low income cut off

(source: CCSD(external link))

The low income cut-offs (LICOs) are published by Statistics Canada. Persons and families living below these income levels are considered to be living in "straitened circumstances." There are 35 different LICOs, varying according to family size and size of community. The LICOs are usually referred to as Canada's poverty lines.

For instance, in 2001, a family of three living in a city larger than 500,000 people making less than $29,290 would be below the poverty line; or a single person living in a rural area making less than $13,021.

LICO statistics

  • 40% of low income children would need more than $10,000 to reach the poverty line (Campaign 2000(external link))

  • Manitoba's minimum wage of $7.00/hour (as of April 1, 2004) falls well below both LICO ... and ALL - the Acceptable Living Level (a poverty-line determined by anti-poverty organizations in Winnipeg). (UN Platform for Action Committee(external link))

Since 1971, Statistics Canada has conducted its income survey annually. Ideally, the family expenditures survey used for updating the cutoffs should also be annual, but in fact it is done every second or fourth year depending on the extent of its coverage. In calculating its low-income standard, Statistics Canada begins by estimating the percentage of gross income spent by the average Canadian family on food, clothing and shelter. It then somewhat arbitrarily marks this percentage up by 20 percentage points. This final percentage corresponds on average to a given household income level, and this level becomes the low income cut-off for that year.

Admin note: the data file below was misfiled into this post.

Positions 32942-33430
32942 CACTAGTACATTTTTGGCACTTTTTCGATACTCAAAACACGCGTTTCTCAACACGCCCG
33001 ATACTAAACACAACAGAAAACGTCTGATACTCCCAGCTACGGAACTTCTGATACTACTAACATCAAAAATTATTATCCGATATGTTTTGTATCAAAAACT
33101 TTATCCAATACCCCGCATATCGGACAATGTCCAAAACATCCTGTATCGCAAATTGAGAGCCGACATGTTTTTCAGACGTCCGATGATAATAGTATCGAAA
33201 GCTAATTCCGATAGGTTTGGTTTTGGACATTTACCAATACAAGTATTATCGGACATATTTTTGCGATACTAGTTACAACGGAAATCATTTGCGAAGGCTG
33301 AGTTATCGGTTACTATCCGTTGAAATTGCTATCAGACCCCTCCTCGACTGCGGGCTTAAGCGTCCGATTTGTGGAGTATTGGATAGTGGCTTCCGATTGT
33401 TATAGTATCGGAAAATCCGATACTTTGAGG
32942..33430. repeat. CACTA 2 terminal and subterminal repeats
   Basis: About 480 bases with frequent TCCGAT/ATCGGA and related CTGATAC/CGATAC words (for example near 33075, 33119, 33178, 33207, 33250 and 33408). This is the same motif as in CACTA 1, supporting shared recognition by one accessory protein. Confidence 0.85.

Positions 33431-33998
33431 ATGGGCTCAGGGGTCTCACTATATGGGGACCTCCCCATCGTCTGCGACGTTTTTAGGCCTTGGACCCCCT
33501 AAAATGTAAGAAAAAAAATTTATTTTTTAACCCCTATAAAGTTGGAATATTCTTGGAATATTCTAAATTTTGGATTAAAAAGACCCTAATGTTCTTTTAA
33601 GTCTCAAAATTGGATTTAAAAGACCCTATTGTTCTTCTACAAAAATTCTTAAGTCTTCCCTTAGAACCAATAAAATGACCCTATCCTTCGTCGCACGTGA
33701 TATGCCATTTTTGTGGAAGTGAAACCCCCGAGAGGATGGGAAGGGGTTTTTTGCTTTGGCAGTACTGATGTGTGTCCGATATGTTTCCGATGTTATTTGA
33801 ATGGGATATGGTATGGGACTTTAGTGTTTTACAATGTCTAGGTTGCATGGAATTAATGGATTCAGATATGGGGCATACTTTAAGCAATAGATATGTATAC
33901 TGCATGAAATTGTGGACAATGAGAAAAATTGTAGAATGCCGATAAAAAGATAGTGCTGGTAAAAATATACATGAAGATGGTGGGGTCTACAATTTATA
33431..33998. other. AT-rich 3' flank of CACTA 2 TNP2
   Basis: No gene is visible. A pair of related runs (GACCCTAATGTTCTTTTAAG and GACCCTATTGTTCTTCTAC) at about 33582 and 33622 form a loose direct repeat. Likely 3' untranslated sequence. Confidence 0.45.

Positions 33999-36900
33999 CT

The most recent estimate of the proportion of income spent on essentials is carried forward until a new expenditure survey reveals a different proportion. The 70 per cent standard based on the 1959 survey gave way in 1973 to a 62 per cent standard based on a 1969 survey. This figure in turn yielded, in 1980, to a 58.5 per cent standard based on the 1978 expenditure survey, to a 56.2 per cent standard based on the 1986 survey, and finally to the current 54.7 per cent based on the 1992 expenditure survey. In the years in which Statistics Canada does not undertake an expenditure survey, it updates its low income cut-offs in accordance with changes in the consumer price index.

Statistics Canada has always varied its cutoff levels with the number of family members. Since 1973 it has also distinguished between urban and rural communities (a distinction that it has applied retroactively to its data for 1969 through 1972). The larger the community, the higher the low income cut-offs for any family size. The accommodation of these two factors - family size and community size -results in 35 separate low income cut-offs.

LICO resources

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